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Axis of Evil: Perforated Praeter Naturam
Axis of Evil Perforated Praeter Naturam
Actors: James Barnhart, Jane Bohman, James J. Brask, Bernardine Dohrn, Daniel Ellsberg
Director: Carmine Cervi
Genres: Educational, Documentary
NR     2004     1hr 24min

AXIS OF EVIL is a powerful new documentary that asks a very fundamental question: What is evil? Interviews with 16 journalists, artists, scholars, and activists explore the concept of evil and how it has been used to just...  more »


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Movie Details

Actors: James Barnhart, Jane Bohman, James J. Brask, Bernardine Dohrn, Daniel Ellsberg
Director: Carmine Cervi
Creators: Warren Leming, Carmine Cervi, Ilko Davidov, Jim Swanson, Michael W. Phillips Jr.
Genres: Educational, Documentary
Sub-Genres: Educational, Documentary
Studio: Qualiatica
Format: DVD - Color,Widescreen
DVD Release Date: 12/28/2004
Release Year: 2004
Run Time: 1hr 24min
Screens: Color,Widescreen
Number of Discs: 1
SwapaDVD Credits: 1
Total Copies: 0
Members Wishing: 1
MPAA Rating: NR (Not Rated)
Languages: English

Movie Reviews

Axis of Evil: The Other Side of Prime Time
Garrett Ewing | 01/11/2005
(5 out of 5 stars)

"Producers Jim Swanson, Ilko Davidov, and Warren Leming (who narrates and composes) and director Carmine Cervi (plus a list which reads like a Who's Who of American activism) have all come together under the rubric "Axis of Evil" to produce one of the more extraordinary documentary essays yet seen.

The Axis of Evil project grew out of a book of stamp art. The film's graphics are drawn from the book and are stunning examples (from around the globe) of political satire. The DVD was designed by Carmine Cervi and Eric Burton, who did a superlative job animating the printed material. DVD extras include additional stamp art, histories, outtakes, and some fascinating anecdotal material.

Those interviewed include historians Daniel Ellsberg and Howard Zinn; the former Weather Underground leader Bernadine Dohrn, In These Times editor/publisher James Weinstein, media activists Peter Kuttner and Floyd Webb, and the University of Chicago's Martha Nussbaum and the ACLU's Geoffrey Stone. Physicist John Ketterson and sociologist Gerhard Schutte weigh in on the side of Liberal Science. Details of American Geo- Politic are outlined by political scientist and Vietnam veteran James Brask, and historian and Fulbright scholar James Barnhart. Lawyer and anti death penalty advocate Jane Bohman does a thoughtful job of presenting the case against capital punishment. Fisal M. Hammouda, a Muslim activist, and an advocate of inter-faith relations, considers the current situation within Islam.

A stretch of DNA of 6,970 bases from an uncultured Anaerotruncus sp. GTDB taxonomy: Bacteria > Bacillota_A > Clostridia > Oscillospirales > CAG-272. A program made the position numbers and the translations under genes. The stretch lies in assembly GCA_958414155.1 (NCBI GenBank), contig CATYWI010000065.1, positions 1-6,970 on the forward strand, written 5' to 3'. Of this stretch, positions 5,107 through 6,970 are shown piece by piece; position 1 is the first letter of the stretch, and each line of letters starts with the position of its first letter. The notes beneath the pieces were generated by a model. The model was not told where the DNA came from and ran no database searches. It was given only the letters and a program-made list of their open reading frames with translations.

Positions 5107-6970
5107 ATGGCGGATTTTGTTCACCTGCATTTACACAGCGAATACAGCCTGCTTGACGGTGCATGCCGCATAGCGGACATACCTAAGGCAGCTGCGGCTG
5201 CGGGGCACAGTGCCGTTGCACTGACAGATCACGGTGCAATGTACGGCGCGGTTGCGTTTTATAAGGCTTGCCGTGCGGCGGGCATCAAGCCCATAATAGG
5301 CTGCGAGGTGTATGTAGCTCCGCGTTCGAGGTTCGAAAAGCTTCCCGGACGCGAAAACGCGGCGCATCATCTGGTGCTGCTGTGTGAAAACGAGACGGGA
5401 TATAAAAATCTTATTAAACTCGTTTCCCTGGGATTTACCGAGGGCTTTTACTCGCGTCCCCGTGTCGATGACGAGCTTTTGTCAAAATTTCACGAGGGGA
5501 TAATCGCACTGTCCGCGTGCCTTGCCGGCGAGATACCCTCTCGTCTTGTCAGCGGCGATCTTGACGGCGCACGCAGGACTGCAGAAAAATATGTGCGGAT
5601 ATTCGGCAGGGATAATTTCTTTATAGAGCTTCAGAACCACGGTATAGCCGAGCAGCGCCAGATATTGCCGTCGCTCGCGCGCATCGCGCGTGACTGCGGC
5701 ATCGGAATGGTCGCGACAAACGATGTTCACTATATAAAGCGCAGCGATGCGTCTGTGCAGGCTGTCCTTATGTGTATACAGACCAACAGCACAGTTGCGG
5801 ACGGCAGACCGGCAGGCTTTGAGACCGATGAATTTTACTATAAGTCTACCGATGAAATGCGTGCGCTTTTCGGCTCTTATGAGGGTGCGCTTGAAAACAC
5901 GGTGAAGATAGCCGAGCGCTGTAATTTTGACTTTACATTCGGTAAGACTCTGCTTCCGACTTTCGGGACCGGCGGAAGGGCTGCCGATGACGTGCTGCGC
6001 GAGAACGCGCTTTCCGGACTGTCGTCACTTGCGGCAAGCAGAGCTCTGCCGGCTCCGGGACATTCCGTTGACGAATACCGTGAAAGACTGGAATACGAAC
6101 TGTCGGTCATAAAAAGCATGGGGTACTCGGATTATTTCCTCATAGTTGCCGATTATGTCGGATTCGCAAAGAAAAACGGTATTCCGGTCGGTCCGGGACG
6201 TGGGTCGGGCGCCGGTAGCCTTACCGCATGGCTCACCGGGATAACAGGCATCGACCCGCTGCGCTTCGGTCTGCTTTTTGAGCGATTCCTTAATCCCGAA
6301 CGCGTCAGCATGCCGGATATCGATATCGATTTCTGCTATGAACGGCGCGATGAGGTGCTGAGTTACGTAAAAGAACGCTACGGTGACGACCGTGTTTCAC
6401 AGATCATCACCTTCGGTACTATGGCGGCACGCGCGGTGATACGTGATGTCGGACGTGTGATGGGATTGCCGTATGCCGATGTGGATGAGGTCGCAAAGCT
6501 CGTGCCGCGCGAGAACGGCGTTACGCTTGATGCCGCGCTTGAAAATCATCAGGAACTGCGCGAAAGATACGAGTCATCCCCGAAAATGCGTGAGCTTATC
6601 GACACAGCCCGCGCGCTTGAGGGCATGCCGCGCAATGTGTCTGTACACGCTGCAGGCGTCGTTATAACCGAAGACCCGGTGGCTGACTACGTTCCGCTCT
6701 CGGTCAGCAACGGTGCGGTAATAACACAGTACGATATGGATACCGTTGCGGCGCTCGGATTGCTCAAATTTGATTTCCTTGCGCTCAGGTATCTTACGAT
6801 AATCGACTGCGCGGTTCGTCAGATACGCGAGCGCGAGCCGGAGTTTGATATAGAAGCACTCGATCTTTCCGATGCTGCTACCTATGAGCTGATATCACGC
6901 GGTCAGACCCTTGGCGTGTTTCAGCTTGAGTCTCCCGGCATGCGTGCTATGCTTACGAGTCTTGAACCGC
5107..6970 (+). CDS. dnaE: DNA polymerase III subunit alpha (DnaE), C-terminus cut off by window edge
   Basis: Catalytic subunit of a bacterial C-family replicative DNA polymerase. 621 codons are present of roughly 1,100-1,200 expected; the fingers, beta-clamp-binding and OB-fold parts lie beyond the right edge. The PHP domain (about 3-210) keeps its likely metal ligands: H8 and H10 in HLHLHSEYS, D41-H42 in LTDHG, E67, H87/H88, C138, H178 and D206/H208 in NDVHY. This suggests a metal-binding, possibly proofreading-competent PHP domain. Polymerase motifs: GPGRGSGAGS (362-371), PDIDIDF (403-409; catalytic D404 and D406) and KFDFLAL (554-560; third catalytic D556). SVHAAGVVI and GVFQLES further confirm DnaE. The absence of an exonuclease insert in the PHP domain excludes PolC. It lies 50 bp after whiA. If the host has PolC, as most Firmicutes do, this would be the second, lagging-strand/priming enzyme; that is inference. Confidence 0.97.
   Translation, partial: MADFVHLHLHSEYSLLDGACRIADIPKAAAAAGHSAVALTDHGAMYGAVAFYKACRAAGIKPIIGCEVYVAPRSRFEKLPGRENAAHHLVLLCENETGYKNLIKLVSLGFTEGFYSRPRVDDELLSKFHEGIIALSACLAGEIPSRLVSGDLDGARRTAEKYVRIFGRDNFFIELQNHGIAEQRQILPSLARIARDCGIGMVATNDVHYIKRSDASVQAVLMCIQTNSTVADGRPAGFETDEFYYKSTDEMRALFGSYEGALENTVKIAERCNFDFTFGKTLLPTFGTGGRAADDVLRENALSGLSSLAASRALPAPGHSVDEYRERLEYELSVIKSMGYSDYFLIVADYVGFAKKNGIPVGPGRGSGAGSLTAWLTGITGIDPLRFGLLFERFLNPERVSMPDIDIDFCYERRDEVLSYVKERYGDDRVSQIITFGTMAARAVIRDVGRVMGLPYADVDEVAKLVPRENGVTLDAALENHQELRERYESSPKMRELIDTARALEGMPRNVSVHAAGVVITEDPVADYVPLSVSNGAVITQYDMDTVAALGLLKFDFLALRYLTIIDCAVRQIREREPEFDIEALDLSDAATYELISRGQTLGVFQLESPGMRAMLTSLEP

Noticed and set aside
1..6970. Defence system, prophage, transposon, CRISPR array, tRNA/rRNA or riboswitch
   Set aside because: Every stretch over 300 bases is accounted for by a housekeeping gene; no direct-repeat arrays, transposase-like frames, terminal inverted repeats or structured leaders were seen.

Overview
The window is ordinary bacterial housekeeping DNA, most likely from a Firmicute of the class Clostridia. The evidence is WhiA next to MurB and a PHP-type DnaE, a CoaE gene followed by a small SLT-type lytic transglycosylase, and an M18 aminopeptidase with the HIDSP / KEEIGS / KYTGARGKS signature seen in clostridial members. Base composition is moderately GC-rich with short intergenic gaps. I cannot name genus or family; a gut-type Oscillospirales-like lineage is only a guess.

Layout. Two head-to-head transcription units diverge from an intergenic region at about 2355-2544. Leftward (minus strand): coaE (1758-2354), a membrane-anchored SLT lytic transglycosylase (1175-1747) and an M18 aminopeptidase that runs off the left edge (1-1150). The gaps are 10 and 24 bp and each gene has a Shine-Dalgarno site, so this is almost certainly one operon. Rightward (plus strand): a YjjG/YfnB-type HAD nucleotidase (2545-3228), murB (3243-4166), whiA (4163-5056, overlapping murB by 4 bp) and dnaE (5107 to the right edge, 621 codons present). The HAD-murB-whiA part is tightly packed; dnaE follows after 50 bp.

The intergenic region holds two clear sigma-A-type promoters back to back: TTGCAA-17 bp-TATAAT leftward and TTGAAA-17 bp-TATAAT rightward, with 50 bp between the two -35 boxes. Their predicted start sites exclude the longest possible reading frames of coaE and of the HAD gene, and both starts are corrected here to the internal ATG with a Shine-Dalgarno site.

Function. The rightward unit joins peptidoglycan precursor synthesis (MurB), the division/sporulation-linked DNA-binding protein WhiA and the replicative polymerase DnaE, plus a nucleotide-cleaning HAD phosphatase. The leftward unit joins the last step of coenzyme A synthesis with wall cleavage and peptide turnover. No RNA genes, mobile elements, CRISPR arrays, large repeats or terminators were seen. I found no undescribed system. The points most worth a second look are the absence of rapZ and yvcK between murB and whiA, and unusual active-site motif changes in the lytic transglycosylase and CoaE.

To do justice to the range and depth of the film would be difficult. Axis of Evil mixes music, historical film footage, analysis, graphic art and narration to present the case against the rhetorical use of "Evil" as a State sponsored method by which opponents are demonized.

The use of "Evil" as a propaganda weapon can lead to a theological cum ideological fundamentalism: wherein those not of the "Faith" are deemed beyond protection. The charge of "Evil" has itself proved an evil. The documentary offers compelling evidence that the concept is both outmoded and harmful. The State promoted concept of "Evil" provides the basis for a media driven terrorism, whose rhetoric produces real Terror. The film examines the marginalization of dissent in the U.S. and the negatives this has produced globally.

The Bush administration has led the way in promoting a Good vs. Evil, Us vs. Them media climate in the United States. Their corporate media driven campaign has been effective, and independent media ventures like this one remain the exception. There have been few voices allowed a platform in opposition.

We stand at an historical cross roads in the United States. The real causes of the 9/11 debacle are considered here, in addition to the case for "Blow Back" so skillfully outlined by former CIA scholar/analyst Chalmers Johnson. Beset by a foreign war, which was ill-advised, ill-planned and fraudulently sold to an unwitting public, the U.S. has suffered a series of alarming insults to its prestige and power.

Currently overseen by an Administration, which has proven itself hostile to both the Constitution and the Bill of Rights, we now begin to see the full dimensions of what may prove to be the end of a long Post War period of American dominance and the beginnings of a significant National decline.

The corporate media's lack of self-examination coupled with its inability to ask the hard questions produced much of the motive for this extraordinary piece of media analysis. You will not see these opinions presented in "Prime Time". To its credit the documentary avoids the conspiracy theories, which have proliferated since 9/11.

Writer Craig Vetter's poignant account of his father's death in the South Pacific during the Second World War is a compelling reminder that the U.S. has a long history which remains terra incognita. Activist Jim Swanson (executive producer) gives a detailed account of America's "Penal Colony" and the damage done when a Society chooses to punish rather than prevent.